Intelligence and U.S. Foreign Policy by Paul R. Pillar
Iraq, 9/11, and Misguided Reform

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Synopsis

Paul R. Pillar's twenty-eight-year career with the CIA and the National Intelligence Council showed him that intelligence reforms, especially measures enacted since 9/11, can be deeply misguided. They often miss the sources underwriting failed policy and misperceive our ability to read outside forces. They misconceive the intelligence-policy relationship and promote changes that weaken intelligence-gathering operations.

In this book, Pillar confronts the intelligence myths Americans have come to rely on to explain national tragedies, including the belief that intelligence drives major national security decisions and can be fixed to avoid future failures. These assumptions waste critical resources and create harmful policies, he claims, diverting attention away from smarter reform. They also refuse to recognize the limits of our knowledge. Pillar revisits U.S. foreign policy during the Cold War and highlights the small role intelligence played in those decisions, and he demonstrates the negligible effect America's most notorious intelligence failures had on U.S. policy and interests. He also reviews in detail the events of 9/11 and the 2003 invasion of Iraq, condemning the 9/11 commission and the George W. Bush administration for their portrayals of the role of intelligence. He offers an original approach to better informing U.S. policy, which involves insulating intelligence management from politicization and reducing the politically appointed layer in the executive branch that interjects slanted perceptions of foreign threats. Pillar concludes with principles for adapting foreign policy to inevitable uncertainty.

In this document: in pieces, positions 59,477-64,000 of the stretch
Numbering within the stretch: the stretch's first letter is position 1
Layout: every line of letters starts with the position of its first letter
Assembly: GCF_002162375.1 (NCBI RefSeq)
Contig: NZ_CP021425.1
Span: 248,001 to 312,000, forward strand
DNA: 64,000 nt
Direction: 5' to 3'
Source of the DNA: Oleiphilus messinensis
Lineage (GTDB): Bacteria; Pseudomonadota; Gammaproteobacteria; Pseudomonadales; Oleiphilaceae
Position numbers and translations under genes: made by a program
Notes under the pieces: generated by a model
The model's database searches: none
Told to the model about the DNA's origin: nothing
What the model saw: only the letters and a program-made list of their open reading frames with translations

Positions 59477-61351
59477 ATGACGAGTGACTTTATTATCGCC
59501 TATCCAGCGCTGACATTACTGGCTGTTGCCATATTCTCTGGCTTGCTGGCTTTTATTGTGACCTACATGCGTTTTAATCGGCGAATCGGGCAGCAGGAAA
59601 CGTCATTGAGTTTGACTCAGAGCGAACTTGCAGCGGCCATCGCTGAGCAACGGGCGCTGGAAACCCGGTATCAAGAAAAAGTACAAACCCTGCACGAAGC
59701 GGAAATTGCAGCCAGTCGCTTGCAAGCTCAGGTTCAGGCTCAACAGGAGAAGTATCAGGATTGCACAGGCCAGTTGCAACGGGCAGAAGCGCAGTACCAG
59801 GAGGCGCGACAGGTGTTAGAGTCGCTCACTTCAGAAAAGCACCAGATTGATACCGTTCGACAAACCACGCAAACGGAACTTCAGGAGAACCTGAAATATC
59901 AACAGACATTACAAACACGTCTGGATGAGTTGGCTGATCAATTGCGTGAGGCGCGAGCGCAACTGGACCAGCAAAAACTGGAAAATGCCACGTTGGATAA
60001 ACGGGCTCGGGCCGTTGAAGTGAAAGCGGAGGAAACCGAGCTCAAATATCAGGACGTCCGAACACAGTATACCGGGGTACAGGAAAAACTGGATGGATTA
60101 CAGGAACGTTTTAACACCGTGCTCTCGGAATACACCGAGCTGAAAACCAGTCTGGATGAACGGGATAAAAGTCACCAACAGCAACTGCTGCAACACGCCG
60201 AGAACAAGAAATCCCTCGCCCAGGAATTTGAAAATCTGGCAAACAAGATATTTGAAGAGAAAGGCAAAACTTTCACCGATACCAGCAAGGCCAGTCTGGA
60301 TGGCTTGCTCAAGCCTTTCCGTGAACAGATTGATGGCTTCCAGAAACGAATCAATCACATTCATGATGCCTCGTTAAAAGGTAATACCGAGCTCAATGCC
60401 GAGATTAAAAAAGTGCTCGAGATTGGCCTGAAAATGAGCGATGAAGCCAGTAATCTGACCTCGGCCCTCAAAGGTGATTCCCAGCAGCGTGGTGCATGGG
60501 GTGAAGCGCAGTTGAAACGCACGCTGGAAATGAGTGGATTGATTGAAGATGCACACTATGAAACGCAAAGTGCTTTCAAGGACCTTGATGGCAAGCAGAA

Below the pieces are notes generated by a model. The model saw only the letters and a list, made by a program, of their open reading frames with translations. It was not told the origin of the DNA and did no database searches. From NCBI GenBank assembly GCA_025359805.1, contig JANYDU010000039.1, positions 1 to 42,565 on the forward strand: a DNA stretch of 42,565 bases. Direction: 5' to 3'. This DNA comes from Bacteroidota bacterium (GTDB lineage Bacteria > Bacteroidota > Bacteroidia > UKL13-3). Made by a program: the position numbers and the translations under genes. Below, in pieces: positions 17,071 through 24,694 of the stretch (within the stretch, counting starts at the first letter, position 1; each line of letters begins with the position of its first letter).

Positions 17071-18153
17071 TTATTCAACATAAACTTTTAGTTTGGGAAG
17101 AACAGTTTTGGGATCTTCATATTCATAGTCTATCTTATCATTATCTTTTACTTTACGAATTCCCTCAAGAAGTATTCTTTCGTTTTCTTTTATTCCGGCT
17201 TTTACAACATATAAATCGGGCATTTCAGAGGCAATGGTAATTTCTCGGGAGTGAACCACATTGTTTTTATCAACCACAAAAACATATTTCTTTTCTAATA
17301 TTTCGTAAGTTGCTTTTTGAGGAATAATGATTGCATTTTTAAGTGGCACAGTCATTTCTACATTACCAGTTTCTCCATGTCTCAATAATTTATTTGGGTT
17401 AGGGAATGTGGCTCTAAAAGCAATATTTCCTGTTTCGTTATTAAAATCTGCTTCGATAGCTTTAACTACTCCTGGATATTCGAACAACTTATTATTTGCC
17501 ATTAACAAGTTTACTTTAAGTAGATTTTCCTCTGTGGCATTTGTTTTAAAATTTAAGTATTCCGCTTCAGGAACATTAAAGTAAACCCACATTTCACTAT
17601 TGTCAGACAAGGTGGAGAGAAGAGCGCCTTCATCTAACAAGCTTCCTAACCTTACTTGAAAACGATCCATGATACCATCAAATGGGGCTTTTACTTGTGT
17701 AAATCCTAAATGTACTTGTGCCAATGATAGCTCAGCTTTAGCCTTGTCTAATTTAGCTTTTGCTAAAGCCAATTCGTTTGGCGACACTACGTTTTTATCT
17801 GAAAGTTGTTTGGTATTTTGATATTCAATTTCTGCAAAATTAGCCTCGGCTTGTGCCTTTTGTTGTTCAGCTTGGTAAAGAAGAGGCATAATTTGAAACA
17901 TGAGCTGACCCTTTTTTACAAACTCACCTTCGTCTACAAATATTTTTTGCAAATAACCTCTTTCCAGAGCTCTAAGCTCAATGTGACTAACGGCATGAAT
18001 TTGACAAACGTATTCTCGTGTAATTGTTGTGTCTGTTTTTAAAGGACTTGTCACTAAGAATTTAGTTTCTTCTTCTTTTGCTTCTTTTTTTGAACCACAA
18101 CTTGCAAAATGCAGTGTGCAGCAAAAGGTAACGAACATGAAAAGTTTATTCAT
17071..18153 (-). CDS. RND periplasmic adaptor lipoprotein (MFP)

About Paul R. Pillar

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Paul R. Pillar is visiting professor and director of studies in the Security Studies Program at the Edmund A. Walsh School of Foreign Service, Georgetown University. He served in several senior positions with the CIA and the National Intelligence Council and is a retired army reserve officer. He is the author of Terrorism and U.S. Foreign Policy and Negotiating Peace: War Termination as a Bargaining Process.
 
Published September 27, 2011 by Columbia University Press. 434 pages
Genres: History, Political & Social Sciences, War, Biographies & Memoirs. Non-fiction

Unrated Critic Reviews for Intelligence and U.S. Foreign Policy

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A career intelligence officer reflects on the uses and abuses of intelligence and the agencies that gather it.

Jul 01 2011 | Read Full Review of Intelligence and U.S. Foreign...

The New York Times

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Bush, when “the politicization of intelligence tested new depths.” In the run-up to the Iraq war, he says, such politicization was “blatant and extensive,” involving “misleading rhetorical artifice” and “duplicity” through “tenuous and unverified reports” from “unproven sources.” That the adminis...

Sep 30 2011 | Read Full Review of Intelligence and U.S. Foreign...

The New York Times

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These twin “intelligence failures” — “a two-verse mantra,” Pillar calls them — were addressed by president and Congress with a noisily announced program of “intelligence reform.” The biggest change was to move intelligence headquarters into a different building under a new official with a new tit...

Sep 30 2011 | Read Full Review of Intelligence and U.S. Foreign...

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